Alumnus Gives Voters A Better Way to Decide
Karel Janeček was upset.
The latest political scandal in his native Czech Republic had reached an all-time low. The mayor of Prague was allegedly colluding with a Czech businessman to use the city's budget to influence sales of city and state property, fix office appointments and give expensive gifts to officials.
"I was so disappointed in the Prague mayor and these people in the Prague council," recalled Janeček, who has always felt a need to do something about the things he doesn't like. As the founder of RSJ, a top market maker of derivative exchanges, he was in a position to affect change in Prague and around the country. In 2011 he created the Anti-Corruption Endowment to provide financial and moral support for whistleblowers who expose corruption in government.
While the Anti-Corruption Endowment was successful in bringing cases of corruption to light, Janeček, who earned a Ph.D. in Computational Finance from Carnegie Mellon University in 2004, started to realize something.
"The core of the problem is not corruption — corruption is a consequence," he said. "The problem is the people in power."
True to his nature, he started thinking about to how change things for the better. He focused on the Czech Republic's voting system, which, like many other European countries, enables the parties to hide corrupted and other wicked individuals behind closed party lists. This system also very often forces voters to vote for the "lesser evil" option.
But what if voters had more options? Using some simple math and basic logic, Janeček created an innovative voting system that gives voters that and more. Called Democracy 2.1, voters get multiple votes — and sometimes a minus vote.
Let's say voters were at the ballot boxes to elect two members of the city council. Twelve candidates are vying for two seats. Using Democracy 2.1 (D21), each voter would have four votes, allowing a Democrat, for example, to vote for her party's two candidates while also giving her the freedom to cast her remaining votes for other candidates whose ideas she also likes. She also may have the opportunity to cast a minus vote for a candidate that she absolutely does not want to sit on the city council. The effect of multiple votes supports consensual and democratic candidates, and makes the selection of leaders more just.
"The most important ingredient, dare I say the revolutionary idea of D21, is the effect of multiple votes," Janeček said.
According to D21's website, offering multiple votes almost doubles voters' satisfaction with the final choice because there is a higher probability that one of the options someone voted for will be chosen as one of the winners.
Although Janeček's initial motivation for developing D21 was to revamp the political election process, he's found that D21 has widespread appeal.
"I have been so surprised at the universal applicability of D21 not just for politics but for any situation where people make decisions out of many options."
Program in Action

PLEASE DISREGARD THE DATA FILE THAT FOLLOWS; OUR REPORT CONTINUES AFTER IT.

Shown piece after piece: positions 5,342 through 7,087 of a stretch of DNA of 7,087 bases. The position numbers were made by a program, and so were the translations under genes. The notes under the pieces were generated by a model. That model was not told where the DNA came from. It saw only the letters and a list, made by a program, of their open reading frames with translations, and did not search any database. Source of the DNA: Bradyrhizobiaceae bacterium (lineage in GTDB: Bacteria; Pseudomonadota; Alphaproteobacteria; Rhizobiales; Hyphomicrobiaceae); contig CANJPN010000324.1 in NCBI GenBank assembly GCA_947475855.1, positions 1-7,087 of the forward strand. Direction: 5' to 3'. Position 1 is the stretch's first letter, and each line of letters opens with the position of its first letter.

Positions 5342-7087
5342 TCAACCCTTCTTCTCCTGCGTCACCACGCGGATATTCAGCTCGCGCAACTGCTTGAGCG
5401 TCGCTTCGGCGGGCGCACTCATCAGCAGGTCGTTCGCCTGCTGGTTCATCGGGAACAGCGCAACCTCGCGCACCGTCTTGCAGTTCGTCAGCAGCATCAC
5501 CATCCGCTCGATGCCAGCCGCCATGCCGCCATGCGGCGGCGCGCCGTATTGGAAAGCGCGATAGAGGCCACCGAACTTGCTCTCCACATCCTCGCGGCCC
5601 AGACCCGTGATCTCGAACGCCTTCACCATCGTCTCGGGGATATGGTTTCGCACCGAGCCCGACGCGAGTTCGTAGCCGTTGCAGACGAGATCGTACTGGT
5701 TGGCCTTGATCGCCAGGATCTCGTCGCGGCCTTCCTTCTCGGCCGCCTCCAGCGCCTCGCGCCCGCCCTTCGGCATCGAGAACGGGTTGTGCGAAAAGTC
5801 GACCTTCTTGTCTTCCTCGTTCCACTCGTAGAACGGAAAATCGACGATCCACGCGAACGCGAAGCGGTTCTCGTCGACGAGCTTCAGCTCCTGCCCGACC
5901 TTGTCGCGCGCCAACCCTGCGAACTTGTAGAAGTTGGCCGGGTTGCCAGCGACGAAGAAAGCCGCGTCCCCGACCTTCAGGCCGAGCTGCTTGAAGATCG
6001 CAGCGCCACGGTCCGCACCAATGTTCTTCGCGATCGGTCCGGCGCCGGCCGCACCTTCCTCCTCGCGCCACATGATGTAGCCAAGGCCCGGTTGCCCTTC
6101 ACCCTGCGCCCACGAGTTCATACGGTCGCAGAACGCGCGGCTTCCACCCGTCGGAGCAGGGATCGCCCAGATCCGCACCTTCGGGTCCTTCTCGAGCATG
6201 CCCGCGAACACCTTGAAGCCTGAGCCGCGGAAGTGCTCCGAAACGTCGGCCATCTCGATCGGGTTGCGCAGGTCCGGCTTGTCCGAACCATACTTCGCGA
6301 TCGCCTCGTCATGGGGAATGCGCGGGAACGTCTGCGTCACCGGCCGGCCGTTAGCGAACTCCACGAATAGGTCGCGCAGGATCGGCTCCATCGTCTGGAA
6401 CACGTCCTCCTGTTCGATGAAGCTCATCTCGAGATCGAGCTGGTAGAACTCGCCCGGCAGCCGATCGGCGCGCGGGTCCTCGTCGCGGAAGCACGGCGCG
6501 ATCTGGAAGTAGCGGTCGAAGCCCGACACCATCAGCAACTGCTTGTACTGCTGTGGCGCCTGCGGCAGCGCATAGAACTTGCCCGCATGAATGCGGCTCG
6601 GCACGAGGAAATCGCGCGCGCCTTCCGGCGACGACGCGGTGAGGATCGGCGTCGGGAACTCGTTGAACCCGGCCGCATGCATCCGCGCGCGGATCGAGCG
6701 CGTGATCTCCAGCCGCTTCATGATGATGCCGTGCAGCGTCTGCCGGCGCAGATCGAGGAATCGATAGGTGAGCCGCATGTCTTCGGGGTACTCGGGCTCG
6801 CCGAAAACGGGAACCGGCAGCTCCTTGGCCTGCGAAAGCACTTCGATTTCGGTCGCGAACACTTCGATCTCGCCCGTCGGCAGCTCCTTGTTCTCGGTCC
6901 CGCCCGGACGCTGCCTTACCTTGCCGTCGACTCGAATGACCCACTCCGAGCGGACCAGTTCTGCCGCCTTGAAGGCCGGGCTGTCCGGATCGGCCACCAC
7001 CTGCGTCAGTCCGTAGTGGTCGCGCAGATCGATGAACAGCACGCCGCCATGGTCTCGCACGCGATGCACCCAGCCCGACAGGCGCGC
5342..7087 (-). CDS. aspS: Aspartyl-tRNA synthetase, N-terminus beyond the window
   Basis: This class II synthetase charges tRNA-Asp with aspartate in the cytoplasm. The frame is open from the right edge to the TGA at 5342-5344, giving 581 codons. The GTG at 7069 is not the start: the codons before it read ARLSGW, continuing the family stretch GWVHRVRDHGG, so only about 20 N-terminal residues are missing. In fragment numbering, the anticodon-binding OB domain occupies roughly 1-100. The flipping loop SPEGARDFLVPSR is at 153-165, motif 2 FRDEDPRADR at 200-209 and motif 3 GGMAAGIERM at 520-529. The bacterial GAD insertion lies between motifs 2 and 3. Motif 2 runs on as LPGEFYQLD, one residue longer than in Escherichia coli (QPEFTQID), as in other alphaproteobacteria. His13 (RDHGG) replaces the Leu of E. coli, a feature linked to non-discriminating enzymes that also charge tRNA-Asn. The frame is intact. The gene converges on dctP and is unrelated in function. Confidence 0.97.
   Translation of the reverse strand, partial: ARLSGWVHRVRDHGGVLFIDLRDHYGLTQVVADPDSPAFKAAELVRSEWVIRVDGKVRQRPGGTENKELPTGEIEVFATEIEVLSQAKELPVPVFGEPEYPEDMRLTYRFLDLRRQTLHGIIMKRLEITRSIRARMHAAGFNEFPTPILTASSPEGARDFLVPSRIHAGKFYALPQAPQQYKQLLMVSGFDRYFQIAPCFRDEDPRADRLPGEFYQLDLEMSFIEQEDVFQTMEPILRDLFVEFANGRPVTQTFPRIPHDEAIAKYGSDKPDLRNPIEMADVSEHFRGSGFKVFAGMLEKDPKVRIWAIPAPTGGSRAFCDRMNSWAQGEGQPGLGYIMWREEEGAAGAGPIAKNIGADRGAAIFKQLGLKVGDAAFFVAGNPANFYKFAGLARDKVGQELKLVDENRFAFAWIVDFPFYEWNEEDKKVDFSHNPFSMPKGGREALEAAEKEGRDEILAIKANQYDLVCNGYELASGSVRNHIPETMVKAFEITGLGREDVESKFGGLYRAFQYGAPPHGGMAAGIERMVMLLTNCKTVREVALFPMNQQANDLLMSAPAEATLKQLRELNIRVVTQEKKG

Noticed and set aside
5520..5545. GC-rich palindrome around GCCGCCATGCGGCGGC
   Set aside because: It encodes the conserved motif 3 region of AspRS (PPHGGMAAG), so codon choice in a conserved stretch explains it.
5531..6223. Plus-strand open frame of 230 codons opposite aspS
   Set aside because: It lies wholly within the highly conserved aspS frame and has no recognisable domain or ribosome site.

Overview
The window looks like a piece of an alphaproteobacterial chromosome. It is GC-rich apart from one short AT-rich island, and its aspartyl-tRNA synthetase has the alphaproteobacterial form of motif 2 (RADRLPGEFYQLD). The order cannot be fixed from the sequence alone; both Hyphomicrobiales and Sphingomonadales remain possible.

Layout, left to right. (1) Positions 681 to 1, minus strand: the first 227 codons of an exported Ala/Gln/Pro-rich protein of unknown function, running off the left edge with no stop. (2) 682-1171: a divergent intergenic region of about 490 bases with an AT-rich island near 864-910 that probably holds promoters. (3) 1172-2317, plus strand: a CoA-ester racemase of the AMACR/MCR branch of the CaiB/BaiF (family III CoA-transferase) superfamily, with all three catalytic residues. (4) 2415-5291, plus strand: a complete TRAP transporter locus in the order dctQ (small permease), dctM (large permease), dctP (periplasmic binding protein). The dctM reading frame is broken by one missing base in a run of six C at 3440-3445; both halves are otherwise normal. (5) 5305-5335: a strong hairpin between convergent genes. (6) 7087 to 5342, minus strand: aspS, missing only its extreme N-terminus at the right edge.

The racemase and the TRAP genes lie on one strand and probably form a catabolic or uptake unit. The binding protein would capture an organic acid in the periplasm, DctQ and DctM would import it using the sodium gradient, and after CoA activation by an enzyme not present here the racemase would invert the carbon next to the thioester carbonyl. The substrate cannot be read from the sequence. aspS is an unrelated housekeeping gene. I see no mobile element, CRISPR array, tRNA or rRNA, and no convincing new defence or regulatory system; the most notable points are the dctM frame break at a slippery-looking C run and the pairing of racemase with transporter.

One of the most exciting uses of D21 so far has been in participatory budgeting, where community members directly decide how to spend part of a public budget.
Earlier this year, residents of several New York City districts voted to decide how they wanted the city to spend over $31 million of the budget. They were offered a number of choices in each district, which ranged from buying an air conditioner for a school cafeteria to making specific streets greener.
D21 consulted in cooperation with Stanford University on developing a digital ballot for the vote and implemented it in five districts. The D21 voting algorithm was tested in two of them. The voters' results revealed which projects had the most consensus and which were the most divisive. The D21 team is continuing its collaboration with New York City for next year's vote.
"The amazing thing is that it's not just about voting — it's also about feedback," said Janeček, who was present for the community vote in New York City. "The city council can learn so much more from people. This is an amazing thing, this information flow. That I didn't expect."
D21 is also being implemented in elementary schools and companies to query student and employee opinions, respectively. On the political front, Janeček and his D21 team are currently working as consultants to the electoral parliamentary commission of the Tunisian parliament, which will soon (in a few years time) have its first regional elections.
While D21 keeps Janeček busy — he recently received a research fellowship from Cambridge University to work on D21 — he's still involved with RSJ, serving as chairman of its supervisory board. He also is engaged with his many philanthropic endeavors, including the Anti-Corruption Endowment, the Karel Janeček Foundation, the Foundation Aid Fund and Neuron, which supports scientific research in the Czech Republic.
Janeček points to his education as a mathematician — and his experience at Carnegie Mellon — as the root of his success.
"Mathematical thinking is extremely valuable. Mathematics teaches one to think logically, to argue, to be able to understand others and the logic of their arguments so as not to be manipulated," Janeček said. "Of course, on top of that, the education I got at CMU has influenced my life in a major way. It combined deep mathematics with practical applications — finance and modeling of derivatives — that can be very nicely applied in practice in finance and investment. I am certain that, if it wasn't for CMU, RSJ wouldn't have been as successful."